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Reviews and News

The latest review of SWING is by Yahoo! Contributor Mary Beth Magee.

If you have Amazon Prime you can now 'borrow' the Kindle version of SWING for FREE!

Here's another book review, by Scott Eyman of the Palm Beach Post.  

The list of positive reviews for SWING continues:

I highly recommend this book. I usually listen to audio books, but this is one book in print that I couldn't put down. Don't even think about it. Just read it! This is a good one.  

"SWING" is a great read, and a more than impressive, heartfelt, first novel from this author. Bravo!  

A great read about perseverance and acceptance and a trip to the world of Swing.

Here is my recommendation...buy it for your IPad or eReader, download some Louis Prima songs, put your earphones in, turn up the volume and enjoy it.

Alan Gerstel's Blog
headshot of Alan Gerstel, author


Click here to buy the book on Amazon.

It is also available as an ebook.


Entries in Richard Burton (1)


It pays to be nice!


Back in my college days at Boston University, I had the opportunity to see dozens of Broadway shows that tested their audience appeal in Boston before heading to the bright lights of New York.

One night, I bought a single ticket for Richard Burton’s “Hamlet” which was directed by Sir John Gielgud.  The seat was on the very left side of the balcony in the second row behind an aisle that ran from side to side.  A pretty crummy seat, but I didn’t really care.  I just wanted to see what Richard Burton was going to do with the Shakespearean classic.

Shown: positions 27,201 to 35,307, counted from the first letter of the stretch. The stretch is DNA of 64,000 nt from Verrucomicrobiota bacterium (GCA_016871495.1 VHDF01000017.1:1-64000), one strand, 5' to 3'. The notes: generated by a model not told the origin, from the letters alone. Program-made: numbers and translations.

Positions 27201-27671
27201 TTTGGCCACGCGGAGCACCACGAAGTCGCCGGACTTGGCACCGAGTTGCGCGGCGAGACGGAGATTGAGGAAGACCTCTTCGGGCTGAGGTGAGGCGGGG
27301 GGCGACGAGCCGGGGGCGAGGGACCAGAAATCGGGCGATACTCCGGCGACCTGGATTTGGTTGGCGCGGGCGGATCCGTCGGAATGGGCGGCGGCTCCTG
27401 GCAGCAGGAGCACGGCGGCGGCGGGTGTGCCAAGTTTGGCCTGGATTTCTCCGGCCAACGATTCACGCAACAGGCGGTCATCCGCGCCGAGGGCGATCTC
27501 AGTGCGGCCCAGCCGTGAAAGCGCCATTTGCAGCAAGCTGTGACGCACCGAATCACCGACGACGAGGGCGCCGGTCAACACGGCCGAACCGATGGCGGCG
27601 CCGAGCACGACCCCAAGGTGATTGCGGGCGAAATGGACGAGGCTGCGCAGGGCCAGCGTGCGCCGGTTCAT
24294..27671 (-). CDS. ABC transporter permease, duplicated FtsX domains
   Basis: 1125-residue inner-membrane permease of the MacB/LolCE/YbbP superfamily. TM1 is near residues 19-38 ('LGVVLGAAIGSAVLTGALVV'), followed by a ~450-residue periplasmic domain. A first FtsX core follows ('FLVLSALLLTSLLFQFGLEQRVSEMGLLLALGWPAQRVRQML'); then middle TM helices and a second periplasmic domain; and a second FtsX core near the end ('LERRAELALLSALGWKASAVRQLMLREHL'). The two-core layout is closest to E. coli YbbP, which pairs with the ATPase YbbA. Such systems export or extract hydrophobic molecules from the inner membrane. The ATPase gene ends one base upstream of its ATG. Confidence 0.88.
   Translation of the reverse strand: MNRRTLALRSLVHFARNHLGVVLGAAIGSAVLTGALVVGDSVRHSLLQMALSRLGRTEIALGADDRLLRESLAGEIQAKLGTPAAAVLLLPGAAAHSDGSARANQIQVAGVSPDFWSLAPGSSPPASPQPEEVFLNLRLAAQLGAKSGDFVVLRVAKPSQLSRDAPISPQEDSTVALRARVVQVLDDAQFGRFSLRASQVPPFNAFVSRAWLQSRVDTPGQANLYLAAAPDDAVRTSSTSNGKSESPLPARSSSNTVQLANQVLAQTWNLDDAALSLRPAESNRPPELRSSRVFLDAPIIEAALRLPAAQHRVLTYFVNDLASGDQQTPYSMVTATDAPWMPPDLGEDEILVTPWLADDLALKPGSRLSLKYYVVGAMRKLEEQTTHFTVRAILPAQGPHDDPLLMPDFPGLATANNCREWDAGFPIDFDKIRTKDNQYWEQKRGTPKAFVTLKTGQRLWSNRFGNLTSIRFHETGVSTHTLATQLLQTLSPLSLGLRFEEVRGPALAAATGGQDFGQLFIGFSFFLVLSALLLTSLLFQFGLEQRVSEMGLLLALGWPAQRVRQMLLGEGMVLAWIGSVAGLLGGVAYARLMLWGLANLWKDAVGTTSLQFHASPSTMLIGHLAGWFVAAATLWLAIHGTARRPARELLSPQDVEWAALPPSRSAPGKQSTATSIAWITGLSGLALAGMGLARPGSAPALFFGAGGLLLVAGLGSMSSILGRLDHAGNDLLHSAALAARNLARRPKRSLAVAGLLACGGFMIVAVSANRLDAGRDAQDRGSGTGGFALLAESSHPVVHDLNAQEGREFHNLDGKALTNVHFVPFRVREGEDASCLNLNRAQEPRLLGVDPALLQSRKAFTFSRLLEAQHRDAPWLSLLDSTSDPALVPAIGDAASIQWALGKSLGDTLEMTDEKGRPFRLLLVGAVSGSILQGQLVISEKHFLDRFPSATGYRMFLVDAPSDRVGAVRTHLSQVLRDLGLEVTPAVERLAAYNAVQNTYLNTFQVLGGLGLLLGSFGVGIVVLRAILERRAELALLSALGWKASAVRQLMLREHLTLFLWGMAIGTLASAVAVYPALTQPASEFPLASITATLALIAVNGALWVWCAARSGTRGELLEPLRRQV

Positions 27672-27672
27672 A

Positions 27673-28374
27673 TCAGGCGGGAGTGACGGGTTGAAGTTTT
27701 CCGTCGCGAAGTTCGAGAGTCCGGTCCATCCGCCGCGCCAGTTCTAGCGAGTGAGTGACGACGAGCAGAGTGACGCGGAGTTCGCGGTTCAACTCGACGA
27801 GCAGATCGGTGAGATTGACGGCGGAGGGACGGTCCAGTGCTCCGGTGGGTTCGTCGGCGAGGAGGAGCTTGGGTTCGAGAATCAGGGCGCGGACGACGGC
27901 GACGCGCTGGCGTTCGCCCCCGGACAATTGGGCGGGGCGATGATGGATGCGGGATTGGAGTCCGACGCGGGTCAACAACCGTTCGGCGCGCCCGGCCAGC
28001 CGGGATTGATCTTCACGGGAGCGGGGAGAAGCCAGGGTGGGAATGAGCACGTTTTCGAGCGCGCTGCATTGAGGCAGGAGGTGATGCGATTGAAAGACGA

About 15 minutes before “curtain”, the usher came over and asked if I wouldn’t mind trading seats with one of two girls standing nearby.  She had a ticket for the identical seat on the very right side of the balcony.  Her friend had the seat next to mine, and by switching, the girls could sit together.  It was no a big deal.  I was nice.  I agreed to relocate.

So I was now sitting one seat in from the right aisle and one row up from the cross aisle.  A man and woman sat in front of me with a large “picture” program on their laps.  The seat to their right… diagonally one row down from me… was empty…. until the house lights dimmed and I made out a figure coming from a nearby curtained arch.  The man sat down in the near darkness and took out a small notepad and pen.

It was Sir John Gielgud.

I had seen Sir John perform in “School for Scandal” at a nearby theatre the year before and, as an acting student, was gaga over the legendary actor.  I confess I watched him during the show as much as I looked at the stage.  I spotted him taking notes.  “I wonder what flaw piqued his interest,” I would ask myself each time Sir John began to scribble.

At intermission, I walked through the curtained arch to a lounge area where a number of people were chatting amongst themselves.  In one corner, I saw Sir John… unrecognized and alone.

I was incredibly intimidated but I managed to walk over to Sir John and introduce myself as a Theatre student at Boston University.  Then I began gushing over Sir John’s considerable talents.  I don’t remember quite what I said, but he referred to me as "Dear boy" and tolerated me as well as he could.  Exhilarated and quite embarrassed, I finally bowed off and returned to my seat.

At the end of the show, after the curtain calls, just as the house lights were coming up, the man and woman in front of me were looking through their picture program.  Simultaneously, they saw Sir John’s picture… and realized they had been sitting next to the Knighted actor/director all evening.  In unison, their heads snapped to the right!  But… poof… just like a magician in a disappearing act... Sir John Gielgud was gone!